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Panel Attacks Senator Helms

Group Denounces Politician for His Opposition to Gay Rights

By Beong-soo Kim

The Massachusetts gubernatorial race may seem a bit vicious, but AIDS-activists this weekend painted a picture of an even more controversial race--Harvey Gantt's attempt to unseat long-time North Carolina Senator Jesse Helms.

Several members of ACT-UP, a group which is working against Helms' re-election because of his staunch opposition to gay rights, met at Harvard yesterday as part of this weekend's lesbian and gay studies conference. (See related stories, page 9).

The panelists discussed the organization's efforts to deal with issues ranging from AIDS research to the cutthroat Senate race in North Carolina. ACT-UP's loose-knit organization claims operating centers in six major U.S. cities including Boston, and several foreign countries.

ACT-UP members are people who "do not want to join a discussion group or write a check," panelist Michaela Brennan said. "These people want to do something."

ACT-UP has been a leader in boycotting Phillip Morris's products--such as Marlboro cigarettes and Miller beer--because of the company's support of Helms' re-election campaign.

Panelist Frank J. Smithson said that ACT-UP has recently protested Philip Morris' "Bill of Rights" campaign by telling crowds, "Phillip Morris is in bed with the senator of death in North Carolina."

ACT-UP demands that Phillip Morris "denounce past support of Jesse Helms' campaign and stop supporting him now," Panelist Michael A. Petrelis said, adding that if Gantt does not win, "assassinating Helms could be a viable option that has not been considered."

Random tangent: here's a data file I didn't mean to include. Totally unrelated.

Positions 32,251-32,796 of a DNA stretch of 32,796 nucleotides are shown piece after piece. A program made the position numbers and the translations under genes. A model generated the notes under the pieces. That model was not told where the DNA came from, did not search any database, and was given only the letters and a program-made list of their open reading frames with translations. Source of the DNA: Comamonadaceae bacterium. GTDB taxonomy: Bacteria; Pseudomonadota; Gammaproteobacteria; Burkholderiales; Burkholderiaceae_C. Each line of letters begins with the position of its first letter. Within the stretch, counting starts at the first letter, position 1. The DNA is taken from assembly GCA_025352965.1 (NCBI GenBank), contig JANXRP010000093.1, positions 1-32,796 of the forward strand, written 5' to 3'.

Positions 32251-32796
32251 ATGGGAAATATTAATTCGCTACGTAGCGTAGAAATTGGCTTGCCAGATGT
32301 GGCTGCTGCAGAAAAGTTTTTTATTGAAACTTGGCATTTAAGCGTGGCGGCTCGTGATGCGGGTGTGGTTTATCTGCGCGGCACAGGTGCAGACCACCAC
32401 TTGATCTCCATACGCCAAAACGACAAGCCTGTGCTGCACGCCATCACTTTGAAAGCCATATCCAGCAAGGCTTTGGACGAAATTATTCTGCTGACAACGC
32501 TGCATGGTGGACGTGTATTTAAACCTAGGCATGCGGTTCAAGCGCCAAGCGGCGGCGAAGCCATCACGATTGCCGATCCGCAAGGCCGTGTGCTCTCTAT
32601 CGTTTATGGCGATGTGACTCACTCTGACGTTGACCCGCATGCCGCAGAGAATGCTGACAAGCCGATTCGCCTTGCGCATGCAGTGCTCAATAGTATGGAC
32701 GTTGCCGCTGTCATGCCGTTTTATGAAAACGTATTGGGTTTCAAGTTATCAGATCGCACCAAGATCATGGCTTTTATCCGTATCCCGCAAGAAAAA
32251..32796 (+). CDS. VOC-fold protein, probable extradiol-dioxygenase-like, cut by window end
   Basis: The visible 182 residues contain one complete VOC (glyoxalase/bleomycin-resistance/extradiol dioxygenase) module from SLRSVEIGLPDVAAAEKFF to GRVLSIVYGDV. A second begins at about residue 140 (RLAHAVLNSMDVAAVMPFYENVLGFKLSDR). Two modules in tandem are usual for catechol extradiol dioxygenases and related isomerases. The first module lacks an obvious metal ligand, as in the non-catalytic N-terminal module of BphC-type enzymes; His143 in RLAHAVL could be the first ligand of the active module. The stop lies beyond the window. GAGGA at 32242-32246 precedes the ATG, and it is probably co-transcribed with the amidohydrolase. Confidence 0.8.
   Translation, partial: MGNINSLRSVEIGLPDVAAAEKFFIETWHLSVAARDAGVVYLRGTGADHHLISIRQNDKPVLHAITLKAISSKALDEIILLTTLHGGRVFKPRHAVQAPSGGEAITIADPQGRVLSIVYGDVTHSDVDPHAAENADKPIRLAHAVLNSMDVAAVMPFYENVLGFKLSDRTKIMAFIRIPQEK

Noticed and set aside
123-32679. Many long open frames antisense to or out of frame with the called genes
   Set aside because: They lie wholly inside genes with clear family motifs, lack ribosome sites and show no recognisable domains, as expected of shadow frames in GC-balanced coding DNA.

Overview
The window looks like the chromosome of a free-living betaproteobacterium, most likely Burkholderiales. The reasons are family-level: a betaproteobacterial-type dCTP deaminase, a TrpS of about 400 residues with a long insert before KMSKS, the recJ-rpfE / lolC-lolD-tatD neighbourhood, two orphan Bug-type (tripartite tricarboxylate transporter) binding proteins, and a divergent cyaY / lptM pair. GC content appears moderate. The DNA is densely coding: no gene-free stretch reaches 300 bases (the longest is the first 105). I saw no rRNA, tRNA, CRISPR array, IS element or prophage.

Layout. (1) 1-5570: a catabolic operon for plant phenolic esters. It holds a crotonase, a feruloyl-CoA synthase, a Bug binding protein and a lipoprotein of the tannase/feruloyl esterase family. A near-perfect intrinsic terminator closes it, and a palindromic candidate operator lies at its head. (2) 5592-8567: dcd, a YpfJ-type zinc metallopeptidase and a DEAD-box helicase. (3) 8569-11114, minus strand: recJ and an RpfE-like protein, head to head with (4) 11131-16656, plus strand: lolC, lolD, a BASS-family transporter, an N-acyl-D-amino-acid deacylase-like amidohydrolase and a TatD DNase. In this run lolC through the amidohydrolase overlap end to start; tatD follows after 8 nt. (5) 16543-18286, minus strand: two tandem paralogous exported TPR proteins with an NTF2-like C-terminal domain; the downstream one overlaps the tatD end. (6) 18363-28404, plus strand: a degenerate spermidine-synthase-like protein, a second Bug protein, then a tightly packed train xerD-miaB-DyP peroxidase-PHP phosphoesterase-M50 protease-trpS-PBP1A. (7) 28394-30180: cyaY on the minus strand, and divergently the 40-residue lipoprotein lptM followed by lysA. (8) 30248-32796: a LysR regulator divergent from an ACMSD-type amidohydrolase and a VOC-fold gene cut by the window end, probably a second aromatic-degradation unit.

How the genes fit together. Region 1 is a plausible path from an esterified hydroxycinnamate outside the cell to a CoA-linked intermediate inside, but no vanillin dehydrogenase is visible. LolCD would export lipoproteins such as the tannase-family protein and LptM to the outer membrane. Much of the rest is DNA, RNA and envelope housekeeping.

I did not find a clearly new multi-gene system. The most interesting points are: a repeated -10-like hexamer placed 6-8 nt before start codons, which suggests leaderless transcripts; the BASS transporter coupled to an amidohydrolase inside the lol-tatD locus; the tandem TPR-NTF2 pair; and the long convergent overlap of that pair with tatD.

Helms has recently criticized Gantt publicly for his acceptance of campaign money from homosexuals.

"If Harvey Gantt wins, we have to claim credit," said Petrelis. "Thanks to the gay press, Gant currently has more money than Helms."

Although it has only recently been in the spotlight for its boycott efforts, ACT-UP has been actively involved in many issues affecting the gay community since 1988.

The group has been particularly active in the Boston area, voicing its strong opposition to Cardinal John O'Connor, a prominent opponent of gay rights.

"We outraged Catholics all over the region when we threw condoms at priests," said panelist Will Murphy, a leader in Boston's ACT-UP organization. "Such attacks against religious figures are very powerful."

ACT-UP in Boston has also been stronglyinvolved in AIDS treatment and research, Murphysaid, because the area is such an "academicmecca."

Murphy said he was concerned by the "inertia indealing with the AIDS epidemic," which he haswitnessed at Harvard and other institutions. Headded that Harvard's impact on AIDS research isparticularly important because the University"controls a network of centers that have astranglehold on all the medical research in thearea."

To combat this "inertia," ACT-UP has sponsoreddemonstrations at research facilities, negotiatedwith drug companies and has been involved withHarvard's statistical data center, an organizationthat receives clinical trial results from all overthe country, Murphy said

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